A major part of our work is economic evaluation of the importance of sport at city, national or state level.
The methodology we use is widely recognised as the best for economic impacts related to sectors of the economy. Indeed, it was for work in this area that the Cambridge economist Richard Stone was awarded the 1984 Nobel Prize.
Our method and work is totally transparent, ensuring a transfer of knowledge to any institutions working with us.
Our international work has included
- Economic impact of sport in the Republic of Ireland
- Economic impact of sport in Malaysia
And we've carried out national work including
- Economic impact of football in Greater Manchester
- Economic impact of sport in the UK
- Economic impact of sport in England
- Economic impact of sport in Scotland
The resulting outputs are mainly in terms of
- consumer spending on sport
- employment generated by sport
- gross value added (GVA), approximately corresponding to the sum of profits/surpluses and wages/salaries (a definition equivalent to GDP)
How we define sport
The definition of sport in our analysis corresponds to the Vilnius definition of sport used in the EU, ensuring compatibility to past research.
The main aspects of sport definition include
- clothing and footwear
- participation sport
- health and fitness
- spectator sport
- sport tourism and travel
- sports equipment
- sport gambling
- sport publications
- sport TV and other media
The seven sectors of the sports economy
National income accounting provides the framework for the suggested analysis, consistent with the National Accounts. It allows for a division of the sports economy into these seven sectors.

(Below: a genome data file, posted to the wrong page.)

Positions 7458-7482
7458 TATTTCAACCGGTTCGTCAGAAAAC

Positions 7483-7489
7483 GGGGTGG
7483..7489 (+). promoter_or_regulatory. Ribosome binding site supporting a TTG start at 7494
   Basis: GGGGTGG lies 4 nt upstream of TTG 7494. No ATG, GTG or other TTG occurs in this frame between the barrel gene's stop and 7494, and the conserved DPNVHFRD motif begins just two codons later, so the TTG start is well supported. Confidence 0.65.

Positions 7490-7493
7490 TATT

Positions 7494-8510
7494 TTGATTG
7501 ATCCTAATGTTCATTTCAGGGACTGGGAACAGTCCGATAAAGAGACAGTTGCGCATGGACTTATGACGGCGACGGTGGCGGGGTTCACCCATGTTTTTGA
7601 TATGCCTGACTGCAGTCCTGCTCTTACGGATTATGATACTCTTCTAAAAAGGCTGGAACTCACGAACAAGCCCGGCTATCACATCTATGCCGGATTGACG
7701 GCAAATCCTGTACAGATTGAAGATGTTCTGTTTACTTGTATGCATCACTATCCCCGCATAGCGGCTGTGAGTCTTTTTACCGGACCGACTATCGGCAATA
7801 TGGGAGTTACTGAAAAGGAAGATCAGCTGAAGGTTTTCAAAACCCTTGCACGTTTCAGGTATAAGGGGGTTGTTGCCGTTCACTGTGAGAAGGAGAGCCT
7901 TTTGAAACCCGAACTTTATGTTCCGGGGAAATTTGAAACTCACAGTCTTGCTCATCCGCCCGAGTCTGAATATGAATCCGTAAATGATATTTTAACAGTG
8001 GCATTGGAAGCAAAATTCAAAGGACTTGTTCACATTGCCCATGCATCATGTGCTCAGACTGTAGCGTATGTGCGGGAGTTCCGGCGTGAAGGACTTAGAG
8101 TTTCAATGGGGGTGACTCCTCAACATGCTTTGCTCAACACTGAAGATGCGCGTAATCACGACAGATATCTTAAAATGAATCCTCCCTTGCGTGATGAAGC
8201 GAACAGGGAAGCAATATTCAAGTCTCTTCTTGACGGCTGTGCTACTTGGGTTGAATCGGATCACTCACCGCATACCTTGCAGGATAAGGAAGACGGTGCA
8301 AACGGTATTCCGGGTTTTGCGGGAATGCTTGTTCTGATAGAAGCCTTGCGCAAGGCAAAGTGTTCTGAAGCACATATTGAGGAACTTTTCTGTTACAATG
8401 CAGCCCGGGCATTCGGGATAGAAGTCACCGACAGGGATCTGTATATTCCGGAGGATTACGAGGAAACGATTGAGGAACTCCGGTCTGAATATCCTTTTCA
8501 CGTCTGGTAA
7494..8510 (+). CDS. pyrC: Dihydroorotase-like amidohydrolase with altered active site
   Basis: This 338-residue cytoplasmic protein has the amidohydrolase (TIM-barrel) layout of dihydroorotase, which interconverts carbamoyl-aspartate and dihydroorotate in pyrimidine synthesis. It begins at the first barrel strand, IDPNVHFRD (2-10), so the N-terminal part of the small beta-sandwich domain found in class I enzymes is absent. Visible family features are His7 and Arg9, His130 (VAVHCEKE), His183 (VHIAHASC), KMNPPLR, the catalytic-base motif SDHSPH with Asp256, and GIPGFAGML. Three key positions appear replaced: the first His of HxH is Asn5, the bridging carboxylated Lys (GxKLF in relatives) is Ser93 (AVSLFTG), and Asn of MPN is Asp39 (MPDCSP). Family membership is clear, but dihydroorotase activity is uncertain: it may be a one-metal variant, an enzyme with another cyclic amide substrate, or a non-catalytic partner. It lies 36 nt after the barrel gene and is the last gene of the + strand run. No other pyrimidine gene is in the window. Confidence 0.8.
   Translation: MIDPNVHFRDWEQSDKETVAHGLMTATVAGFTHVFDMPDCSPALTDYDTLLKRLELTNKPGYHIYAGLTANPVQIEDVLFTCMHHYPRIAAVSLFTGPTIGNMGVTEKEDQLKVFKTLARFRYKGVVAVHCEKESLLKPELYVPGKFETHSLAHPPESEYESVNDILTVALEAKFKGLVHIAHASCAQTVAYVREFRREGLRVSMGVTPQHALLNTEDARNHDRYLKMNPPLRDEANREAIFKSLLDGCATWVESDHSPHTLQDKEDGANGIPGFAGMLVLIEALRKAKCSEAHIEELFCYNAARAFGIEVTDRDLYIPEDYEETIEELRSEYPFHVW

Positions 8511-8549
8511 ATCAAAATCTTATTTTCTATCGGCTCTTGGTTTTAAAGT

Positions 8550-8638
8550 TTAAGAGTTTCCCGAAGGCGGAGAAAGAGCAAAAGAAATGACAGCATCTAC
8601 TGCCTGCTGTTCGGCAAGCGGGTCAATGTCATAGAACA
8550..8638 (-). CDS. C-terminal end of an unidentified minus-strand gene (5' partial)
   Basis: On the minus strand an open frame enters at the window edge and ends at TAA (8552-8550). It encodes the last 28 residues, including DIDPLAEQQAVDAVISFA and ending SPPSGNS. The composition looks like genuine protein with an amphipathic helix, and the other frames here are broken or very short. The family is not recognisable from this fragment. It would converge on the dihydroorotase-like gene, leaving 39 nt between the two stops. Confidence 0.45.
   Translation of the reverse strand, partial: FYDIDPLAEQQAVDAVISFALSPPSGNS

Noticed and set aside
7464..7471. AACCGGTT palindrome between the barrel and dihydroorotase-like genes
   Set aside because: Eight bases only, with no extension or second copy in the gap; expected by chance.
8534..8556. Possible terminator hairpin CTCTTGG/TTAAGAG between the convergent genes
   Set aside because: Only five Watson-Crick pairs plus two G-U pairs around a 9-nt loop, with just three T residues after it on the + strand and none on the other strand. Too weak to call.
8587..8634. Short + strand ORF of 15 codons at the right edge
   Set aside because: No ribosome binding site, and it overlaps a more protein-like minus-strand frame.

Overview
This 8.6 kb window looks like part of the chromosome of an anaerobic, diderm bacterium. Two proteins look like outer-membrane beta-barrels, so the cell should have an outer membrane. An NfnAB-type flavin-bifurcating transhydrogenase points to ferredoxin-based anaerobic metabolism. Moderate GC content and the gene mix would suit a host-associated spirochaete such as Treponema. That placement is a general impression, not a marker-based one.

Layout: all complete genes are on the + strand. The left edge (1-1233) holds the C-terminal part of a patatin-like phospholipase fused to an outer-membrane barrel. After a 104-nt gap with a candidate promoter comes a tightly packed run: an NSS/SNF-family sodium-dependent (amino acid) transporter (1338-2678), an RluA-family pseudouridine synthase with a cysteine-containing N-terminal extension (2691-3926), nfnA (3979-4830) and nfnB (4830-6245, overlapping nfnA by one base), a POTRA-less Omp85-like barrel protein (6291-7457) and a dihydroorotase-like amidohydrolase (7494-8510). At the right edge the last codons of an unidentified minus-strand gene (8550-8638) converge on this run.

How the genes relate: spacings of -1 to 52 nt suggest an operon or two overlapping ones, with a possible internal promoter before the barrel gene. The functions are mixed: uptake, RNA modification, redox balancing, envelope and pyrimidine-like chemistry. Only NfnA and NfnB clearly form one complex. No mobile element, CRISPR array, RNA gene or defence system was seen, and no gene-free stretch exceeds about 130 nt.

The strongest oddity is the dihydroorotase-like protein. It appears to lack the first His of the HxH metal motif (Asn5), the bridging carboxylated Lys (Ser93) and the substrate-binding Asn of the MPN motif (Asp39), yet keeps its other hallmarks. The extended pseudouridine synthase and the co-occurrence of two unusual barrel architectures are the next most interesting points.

Consumers – including the personal or household sector. This shows mainly sport-related expenditure, like spending on sports clothing and footwear.
Commercial sport sector – including sports goods manufacturers and retailers. We classify companies such as Nike and professional football clubs in this sector. We also include a section of the media where associated products or services are produced, such as sport TV and publications.
Commercial non-sport sector – including suppliers for the production of sport-related goods and services. This sector includes companies that don't provide a sport product, but assist through the supply of inputs or revenue for production – for example, a bank sponsoring a sport organisation. The advertising revenue received by the club represents a flow from the commercial non-sport sector to the voluntary sport sector.
Voluntary sector – including non-profit making sport organisations such as amateur clubs run by their participants. Identifying the income and expenditure flows towards voluntary clubs is an important element in the economic assessment.
Local government – including income from local government sport facilities, sport-related grants from central government and rates from the commercial and voluntary sector. The sector has expenses such as wages for labour (a flow towards consumers) and grants to the voluntary sector.
Central government – including taxes, grants and wages on sport-related activities. For example a person buying sportswear records two flows – one towards the government sector as VAT, and another towards the commercial sport sector for the remainder of the price.
Outside the area sector – including all transactions with economies outside the examined sector
Most of our data comes from official statistics. In the case of the voluntary sector, we conduct a survey using our standard questionnaire of economic impact.
The model is purposely structured to avoid double counting. There is no adding up of the incomes of individual sectors as they are all interdependent in a transparent way. Adding up takes place only in the cases of employment, profits and wages per sector, generating the GVA and employment estimates.
The figure above indicates the interrelationships between the aforementioned seven sectors and their interactions when producing GVA and employment in the sport sector.